You better cut the pizza in four pieces, because I'm not hungry enough to eat six. ~Yogi Berra

 

smiley-eating-pizza-slice-emoticon.gif

 


#10 CeliacInSenegal

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Posted 23 August 2013 - 05:34 AM

Ditto what CyclingLady said. Less processed foods and a lot more protein, to help you build and sustain muscle. As you are gluten free longer, you'll realize just how many things you can eat, especially when you still to natural, fresh food, and you won't feel as tied to the official gluten free shelf. Most things that are one ingredient are naturally gluten free - which in addition to vegetables and fruits includes all types of fresh meat, seafood, poultry, eggs, nuts, and most cheeses. Just be careful of seemingly simple things that have undergone some processing, such as cured meats, beef jerky, packed lunch meat, fake crab, seasoned nuts, or anything that has been marinated. For building and maintaining muscle, I'm also a big fan of whey protein powder after workouts, and you may be able to find some gluten free version that also contains creatine if that's something you are interested in.


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#11 w8in4dave

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Posted 23 August 2013 - 06:04 PM

I to have lost alot of weight! Most of it came off when I first got DX'd .. It is still coming off! I thought I was at a stand still but I know I am getting slimmer and slimmer!! I can tell by the clothes I am wearing.. Lets see a size 14 to a size 8 in 3 months one of my new pants are a size 6 but they are a lil tight!! . It is amazing to me specially because I know someone who was DX'd b4 me and they have gained weight!! But she was stick thin to begin with.  I don't know why some lose and some gain!! All I can say is I am eating natural foods 90 % of the time!! I am not eating very much boxed, bagged or frozen! Or processed not much anyway! And It is causing me to lose weight!!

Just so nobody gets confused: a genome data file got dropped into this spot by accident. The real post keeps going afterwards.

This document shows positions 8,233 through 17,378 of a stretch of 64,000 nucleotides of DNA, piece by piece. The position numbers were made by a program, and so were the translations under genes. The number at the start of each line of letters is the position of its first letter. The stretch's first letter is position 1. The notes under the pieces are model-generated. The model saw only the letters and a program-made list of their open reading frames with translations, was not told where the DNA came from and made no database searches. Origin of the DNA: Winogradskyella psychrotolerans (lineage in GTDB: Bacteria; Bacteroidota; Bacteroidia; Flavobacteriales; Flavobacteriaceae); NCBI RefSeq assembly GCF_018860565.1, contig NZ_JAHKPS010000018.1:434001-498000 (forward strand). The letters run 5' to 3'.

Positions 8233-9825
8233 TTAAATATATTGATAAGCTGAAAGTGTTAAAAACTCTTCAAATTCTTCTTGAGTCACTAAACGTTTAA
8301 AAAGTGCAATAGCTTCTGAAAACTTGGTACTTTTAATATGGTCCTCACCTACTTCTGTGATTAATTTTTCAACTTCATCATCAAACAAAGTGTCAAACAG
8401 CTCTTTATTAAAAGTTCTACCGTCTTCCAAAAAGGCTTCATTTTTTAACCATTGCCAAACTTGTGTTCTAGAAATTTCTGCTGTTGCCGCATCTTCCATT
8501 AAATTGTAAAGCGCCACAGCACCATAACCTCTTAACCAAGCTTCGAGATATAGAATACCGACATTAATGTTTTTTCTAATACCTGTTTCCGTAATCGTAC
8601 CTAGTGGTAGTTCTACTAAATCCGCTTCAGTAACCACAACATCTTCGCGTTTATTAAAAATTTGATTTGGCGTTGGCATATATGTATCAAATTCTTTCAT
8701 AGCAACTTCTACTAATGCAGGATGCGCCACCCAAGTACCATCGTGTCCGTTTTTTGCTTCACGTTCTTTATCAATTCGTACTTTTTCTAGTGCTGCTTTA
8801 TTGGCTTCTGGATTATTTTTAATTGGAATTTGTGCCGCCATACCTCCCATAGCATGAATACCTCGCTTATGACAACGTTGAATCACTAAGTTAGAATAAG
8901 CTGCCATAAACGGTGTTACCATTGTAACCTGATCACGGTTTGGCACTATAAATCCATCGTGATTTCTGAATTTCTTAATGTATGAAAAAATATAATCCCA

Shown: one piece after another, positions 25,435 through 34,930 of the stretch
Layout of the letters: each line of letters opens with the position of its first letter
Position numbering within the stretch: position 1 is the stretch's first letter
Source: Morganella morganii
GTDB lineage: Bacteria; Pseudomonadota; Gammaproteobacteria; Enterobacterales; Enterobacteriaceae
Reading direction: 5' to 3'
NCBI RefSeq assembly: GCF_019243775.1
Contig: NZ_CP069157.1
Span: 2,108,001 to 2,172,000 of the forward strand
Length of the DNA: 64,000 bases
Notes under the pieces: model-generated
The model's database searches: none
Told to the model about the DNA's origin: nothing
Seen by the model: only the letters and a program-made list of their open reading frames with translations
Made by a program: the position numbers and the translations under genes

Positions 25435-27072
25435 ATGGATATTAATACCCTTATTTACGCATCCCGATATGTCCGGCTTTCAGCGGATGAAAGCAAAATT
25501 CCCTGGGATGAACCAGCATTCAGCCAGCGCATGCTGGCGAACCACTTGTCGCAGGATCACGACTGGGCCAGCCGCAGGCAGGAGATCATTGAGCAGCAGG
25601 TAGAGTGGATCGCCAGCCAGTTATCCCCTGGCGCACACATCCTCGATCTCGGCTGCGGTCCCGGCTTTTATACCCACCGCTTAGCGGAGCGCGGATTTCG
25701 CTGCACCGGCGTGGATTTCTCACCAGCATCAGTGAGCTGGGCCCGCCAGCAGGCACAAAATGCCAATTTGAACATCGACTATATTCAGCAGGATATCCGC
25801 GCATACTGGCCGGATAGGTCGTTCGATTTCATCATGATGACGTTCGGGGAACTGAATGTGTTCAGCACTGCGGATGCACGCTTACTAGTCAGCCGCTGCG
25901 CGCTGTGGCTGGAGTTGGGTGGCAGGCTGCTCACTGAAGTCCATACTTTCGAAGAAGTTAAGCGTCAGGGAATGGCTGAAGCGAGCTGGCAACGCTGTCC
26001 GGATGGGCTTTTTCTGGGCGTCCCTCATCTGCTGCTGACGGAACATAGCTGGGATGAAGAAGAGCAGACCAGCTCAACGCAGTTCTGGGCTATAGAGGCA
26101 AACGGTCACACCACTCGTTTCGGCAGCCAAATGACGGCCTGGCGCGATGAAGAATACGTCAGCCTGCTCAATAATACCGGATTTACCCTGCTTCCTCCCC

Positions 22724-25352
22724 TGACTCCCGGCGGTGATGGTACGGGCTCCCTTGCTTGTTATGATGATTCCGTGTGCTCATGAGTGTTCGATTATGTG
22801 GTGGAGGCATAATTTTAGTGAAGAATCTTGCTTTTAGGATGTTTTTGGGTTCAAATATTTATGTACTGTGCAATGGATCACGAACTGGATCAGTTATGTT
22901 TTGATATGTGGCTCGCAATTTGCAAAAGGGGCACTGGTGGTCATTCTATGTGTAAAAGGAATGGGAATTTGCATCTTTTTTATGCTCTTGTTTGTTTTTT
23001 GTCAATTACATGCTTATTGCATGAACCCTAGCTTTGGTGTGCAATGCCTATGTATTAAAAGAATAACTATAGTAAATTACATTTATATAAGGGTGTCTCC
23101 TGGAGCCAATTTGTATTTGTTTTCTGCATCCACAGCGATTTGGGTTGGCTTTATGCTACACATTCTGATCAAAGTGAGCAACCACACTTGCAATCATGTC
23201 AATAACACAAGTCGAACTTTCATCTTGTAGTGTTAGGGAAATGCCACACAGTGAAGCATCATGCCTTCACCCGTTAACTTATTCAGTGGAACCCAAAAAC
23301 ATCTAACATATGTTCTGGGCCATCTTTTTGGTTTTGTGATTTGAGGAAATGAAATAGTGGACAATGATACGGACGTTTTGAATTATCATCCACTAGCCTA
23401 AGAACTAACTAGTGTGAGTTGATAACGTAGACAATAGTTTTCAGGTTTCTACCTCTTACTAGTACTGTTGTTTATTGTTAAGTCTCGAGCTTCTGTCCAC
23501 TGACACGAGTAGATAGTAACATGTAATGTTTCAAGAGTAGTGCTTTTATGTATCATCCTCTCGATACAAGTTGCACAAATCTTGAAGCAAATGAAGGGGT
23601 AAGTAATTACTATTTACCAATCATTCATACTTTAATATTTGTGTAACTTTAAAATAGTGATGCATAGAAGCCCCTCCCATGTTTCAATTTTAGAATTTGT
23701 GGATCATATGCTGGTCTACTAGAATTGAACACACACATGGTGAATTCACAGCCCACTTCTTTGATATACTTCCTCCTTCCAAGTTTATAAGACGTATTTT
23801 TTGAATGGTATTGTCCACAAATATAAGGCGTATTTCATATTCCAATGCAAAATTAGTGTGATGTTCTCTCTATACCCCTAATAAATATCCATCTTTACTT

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#12 Pauliewog

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Posted 24 August 2013 - 05:01 PM

You should look up Marksdailyapple.com and look into a Paleo/primal diet. Lots of Crossfit athletes over there doing that. You can still eat carbs, just make them whole foods from non gluten sources. And yes, you will need that chef's hat!


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#13 w8in4dave

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Posted 24 August 2013 - 05:48 PM

Pauliewog is right!! Good call!! WTG!! 


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#14 deals88

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Posted 24 August 2013 - 07:04 PM

Alright mate, weve really similar stats and i also train 3x a week. i KNOW exactly how you feel takes me like 8 weeks to put 6lbs and thats a good 8 weeks then i get sick and just drop 5lbs. Inbox me if you need any help with gluten free supplements lik protein, creatiine etc. Also il put my diet below you should scrap the gluten free food for now and eat only the cleanest caveman food as you put it, From your pic you look good shape already which is good cause i work extra hard now to put on muscle and weight. I know losing that hard earn weight is the worst but alot is water weight and cutting time is easy :)

 

 

Meal 1

 

5 egg whites, gluten free oats, peanut butter

 

Meal 2

 

200g brown rice 120g salmon

 

Meal 3

 

200g brown rice 150g chicken fillet

 

Meal 4

 

Protein shake gluten free ofc

 

Meal 5

 

150g chicken fillet

 

Extras

 

Almonds, 1 apple, gallons of water

 

If you get reactions of this the problem isnt food


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#15 janpell

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Posted 25 August 2013 - 04:54 AM

When I first went gluten free I lost 20 lbs within a few weeks and was "skeletal" and "sick looking" as people told me but I felt great. Marksdailyapple is a great site to go to. Good, clean protein is essential so you don't lose too much muscle mass.

I would also second researching nutrient deficiencies this aided me greatly in recovering. I am back to my normal weight and find I no longer have the luxury of eating whatever and whenever I want as my food is actually being absorbed and my body acting properly. I had to (and still do at times) journal everything to see how my body reacts to what I am eating. But at the beginning I couldn't eat enough food to keep the weight from falling off. You're body will balance out once you get this sorted out. Good luck.